Over the last few years, we have seen an increase in the activity levels of Gen Xers through Gen Zers. CrossFit, kickboxing, HIIT classes, running – you name it; however, all that activity can lead to the break down of the cushioned lining of our joints called articular cartilage. Over time, this breakdown thins the cartilage and can lead to bone on bone approximation of the joints known as osteoarthritis or OA. This is most prevalent in the knee, however, it can be seen in all joints including the ankle, hip, and shoulder.
Total Joint Replacements are seen as a final attempt to regain function and decrease pain for individuals with severe osteoarthritis. This type of surgery is generally reserved for individuals who are 55 years or older as the implant has a general lifespan of 20-25 years. But what happens if you are a 30 year old with significant joint damage or have another illness/disorder that breaks down your cartilage? What are your options then?
Science has come a long way in the last 5-10 years with research on different techniques to help regrow or supplement cartilage growth. Micro-fracturing, stem cell injections, and Protein Rich Plasma (PRP) injections are three such techniques that are seeing more utilization and often require physical therapy to support cartilage growth and health. There has even been utilization of cadaver grafts for cartilage repairs at the knee.
Cartilage can break down over time with repetitive stresses on them such as with running or jobs with a significant amount of standing or weight-bearing through the joint surfaces. It can also be damaged traumatically with excessive forces being applied through the joint while one portion of the limb is stationary such as rotating at the knee while the foot is planted. After puberty, cartilage has a reduction in the blood supply present which limits its ability to heal.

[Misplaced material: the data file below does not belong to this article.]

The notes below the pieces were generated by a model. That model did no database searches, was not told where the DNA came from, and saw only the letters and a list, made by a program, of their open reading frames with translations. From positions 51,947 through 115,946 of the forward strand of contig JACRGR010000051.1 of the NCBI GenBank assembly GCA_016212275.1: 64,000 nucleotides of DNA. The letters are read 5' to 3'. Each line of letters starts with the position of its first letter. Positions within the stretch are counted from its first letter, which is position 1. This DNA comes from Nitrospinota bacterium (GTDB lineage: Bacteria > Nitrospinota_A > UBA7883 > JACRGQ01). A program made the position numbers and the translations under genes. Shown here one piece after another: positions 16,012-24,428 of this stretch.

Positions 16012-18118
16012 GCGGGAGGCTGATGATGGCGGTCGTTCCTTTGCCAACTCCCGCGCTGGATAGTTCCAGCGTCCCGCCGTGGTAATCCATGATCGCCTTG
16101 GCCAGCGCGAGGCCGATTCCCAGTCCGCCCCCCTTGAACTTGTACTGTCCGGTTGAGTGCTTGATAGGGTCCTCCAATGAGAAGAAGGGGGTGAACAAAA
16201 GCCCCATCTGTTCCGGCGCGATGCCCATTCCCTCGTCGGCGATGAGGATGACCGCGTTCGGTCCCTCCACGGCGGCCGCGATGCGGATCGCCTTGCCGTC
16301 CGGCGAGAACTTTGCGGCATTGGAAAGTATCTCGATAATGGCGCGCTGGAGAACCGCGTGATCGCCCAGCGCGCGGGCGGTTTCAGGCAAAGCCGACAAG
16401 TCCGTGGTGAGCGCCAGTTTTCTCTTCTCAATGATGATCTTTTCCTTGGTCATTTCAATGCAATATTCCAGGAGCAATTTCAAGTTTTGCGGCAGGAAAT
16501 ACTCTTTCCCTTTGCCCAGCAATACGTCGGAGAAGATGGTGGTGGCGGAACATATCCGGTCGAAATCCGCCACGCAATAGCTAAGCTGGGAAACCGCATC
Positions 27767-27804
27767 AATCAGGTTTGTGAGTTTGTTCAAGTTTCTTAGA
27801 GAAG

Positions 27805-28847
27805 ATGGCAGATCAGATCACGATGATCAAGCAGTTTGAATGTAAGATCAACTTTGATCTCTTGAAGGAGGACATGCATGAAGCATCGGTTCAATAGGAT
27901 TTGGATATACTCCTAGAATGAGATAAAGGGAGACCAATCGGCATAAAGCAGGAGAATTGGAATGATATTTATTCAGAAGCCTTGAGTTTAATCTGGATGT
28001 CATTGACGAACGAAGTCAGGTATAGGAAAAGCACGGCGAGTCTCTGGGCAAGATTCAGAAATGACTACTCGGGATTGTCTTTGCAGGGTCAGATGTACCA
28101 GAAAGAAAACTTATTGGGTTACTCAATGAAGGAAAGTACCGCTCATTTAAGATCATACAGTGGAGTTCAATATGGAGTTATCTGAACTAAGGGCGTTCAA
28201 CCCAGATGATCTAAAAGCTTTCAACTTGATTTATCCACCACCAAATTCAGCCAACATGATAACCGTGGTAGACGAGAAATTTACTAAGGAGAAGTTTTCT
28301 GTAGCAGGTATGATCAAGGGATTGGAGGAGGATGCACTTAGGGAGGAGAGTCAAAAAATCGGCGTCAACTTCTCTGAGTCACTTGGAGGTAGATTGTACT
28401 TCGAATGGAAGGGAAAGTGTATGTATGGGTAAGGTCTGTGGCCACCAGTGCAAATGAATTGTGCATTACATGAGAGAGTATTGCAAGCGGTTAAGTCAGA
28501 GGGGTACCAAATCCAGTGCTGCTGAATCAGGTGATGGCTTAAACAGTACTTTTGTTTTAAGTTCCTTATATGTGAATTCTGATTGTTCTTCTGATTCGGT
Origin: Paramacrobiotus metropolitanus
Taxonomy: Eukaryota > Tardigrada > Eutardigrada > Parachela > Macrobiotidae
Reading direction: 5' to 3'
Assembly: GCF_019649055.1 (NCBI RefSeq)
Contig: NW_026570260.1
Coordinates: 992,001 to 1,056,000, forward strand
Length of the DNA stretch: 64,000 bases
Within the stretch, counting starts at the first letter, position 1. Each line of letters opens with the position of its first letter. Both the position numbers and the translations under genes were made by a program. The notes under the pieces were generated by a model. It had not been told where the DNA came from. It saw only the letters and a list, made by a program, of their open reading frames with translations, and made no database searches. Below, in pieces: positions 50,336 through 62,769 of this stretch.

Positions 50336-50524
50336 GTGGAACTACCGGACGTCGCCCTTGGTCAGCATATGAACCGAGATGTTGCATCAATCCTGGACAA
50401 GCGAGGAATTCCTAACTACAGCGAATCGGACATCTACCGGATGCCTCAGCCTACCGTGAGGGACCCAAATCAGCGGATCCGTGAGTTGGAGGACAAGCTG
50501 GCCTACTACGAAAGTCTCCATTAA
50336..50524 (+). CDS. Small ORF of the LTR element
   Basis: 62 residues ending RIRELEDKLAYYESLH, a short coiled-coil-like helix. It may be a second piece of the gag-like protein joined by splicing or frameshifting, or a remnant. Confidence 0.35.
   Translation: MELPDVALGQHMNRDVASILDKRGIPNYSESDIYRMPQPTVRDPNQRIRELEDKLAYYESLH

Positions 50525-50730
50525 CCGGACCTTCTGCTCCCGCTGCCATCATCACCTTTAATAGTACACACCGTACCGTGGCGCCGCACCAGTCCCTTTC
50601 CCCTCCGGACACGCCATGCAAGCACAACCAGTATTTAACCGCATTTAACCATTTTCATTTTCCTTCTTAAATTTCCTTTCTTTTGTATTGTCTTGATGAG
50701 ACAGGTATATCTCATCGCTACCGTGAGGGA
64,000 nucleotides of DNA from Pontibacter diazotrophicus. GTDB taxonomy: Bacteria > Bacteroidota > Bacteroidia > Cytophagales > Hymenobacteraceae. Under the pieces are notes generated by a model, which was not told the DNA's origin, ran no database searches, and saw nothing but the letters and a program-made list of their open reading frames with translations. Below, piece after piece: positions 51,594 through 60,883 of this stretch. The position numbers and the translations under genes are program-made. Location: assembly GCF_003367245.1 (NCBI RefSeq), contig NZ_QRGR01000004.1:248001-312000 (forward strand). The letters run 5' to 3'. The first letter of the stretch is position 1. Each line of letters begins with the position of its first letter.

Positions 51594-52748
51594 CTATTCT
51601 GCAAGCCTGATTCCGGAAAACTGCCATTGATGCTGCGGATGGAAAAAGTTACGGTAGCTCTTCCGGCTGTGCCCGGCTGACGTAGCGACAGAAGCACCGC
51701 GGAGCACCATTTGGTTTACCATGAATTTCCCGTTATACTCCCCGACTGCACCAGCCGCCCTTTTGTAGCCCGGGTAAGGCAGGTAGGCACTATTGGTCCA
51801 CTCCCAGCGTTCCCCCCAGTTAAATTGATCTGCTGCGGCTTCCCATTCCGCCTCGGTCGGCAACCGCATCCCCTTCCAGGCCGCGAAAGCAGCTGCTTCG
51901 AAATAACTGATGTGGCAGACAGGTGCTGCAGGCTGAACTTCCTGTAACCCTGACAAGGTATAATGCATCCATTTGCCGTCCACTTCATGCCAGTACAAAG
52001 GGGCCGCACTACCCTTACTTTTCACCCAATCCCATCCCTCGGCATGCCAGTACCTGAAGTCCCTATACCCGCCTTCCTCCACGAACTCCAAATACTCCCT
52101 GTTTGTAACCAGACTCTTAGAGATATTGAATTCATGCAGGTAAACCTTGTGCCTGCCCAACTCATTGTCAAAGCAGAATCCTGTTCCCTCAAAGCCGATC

Symptoms of joint damage or OA is often pain and stiffness for the first hour of the morning that reduces some with movement, however, prolonged weight-bearing on the joint (i.e. standing, walking, stair climbing, or weight-bearing through the arms and shoulders such as planking or push-ups) can increase symptoms. Pain is generally described as a global, diffuse, deep ache throughout the joint. Unweighting the joint with sitting or taking pressure off usually reduces the intensity of pain and allows to pain to go away.
Clinical diagnosis for joint damage through the use of radiographs, or x-rays, to determine the joint spacing present after injury and between sides. To determine if larger cartilaginous structures such as a meniscus are suspected to be damaged, an MRI may be utilized.
Several treatment options are making their way to mainstream clinics for the treatment of cartilage and joint damage.
Protein-Rich Plasma (PRP) injections: Blood is taken from the patient and spun down in a centrifuge. Platelets are taken from this solution and injected into the area of damage to help boost the body’s natural response for healing.
Stem Cells Injections: Stem cells are extracted from the patient’s own marrow and re-introduced to the area of damage. The hope is that the stem cells will begin to engineer new cells to match the area of damage.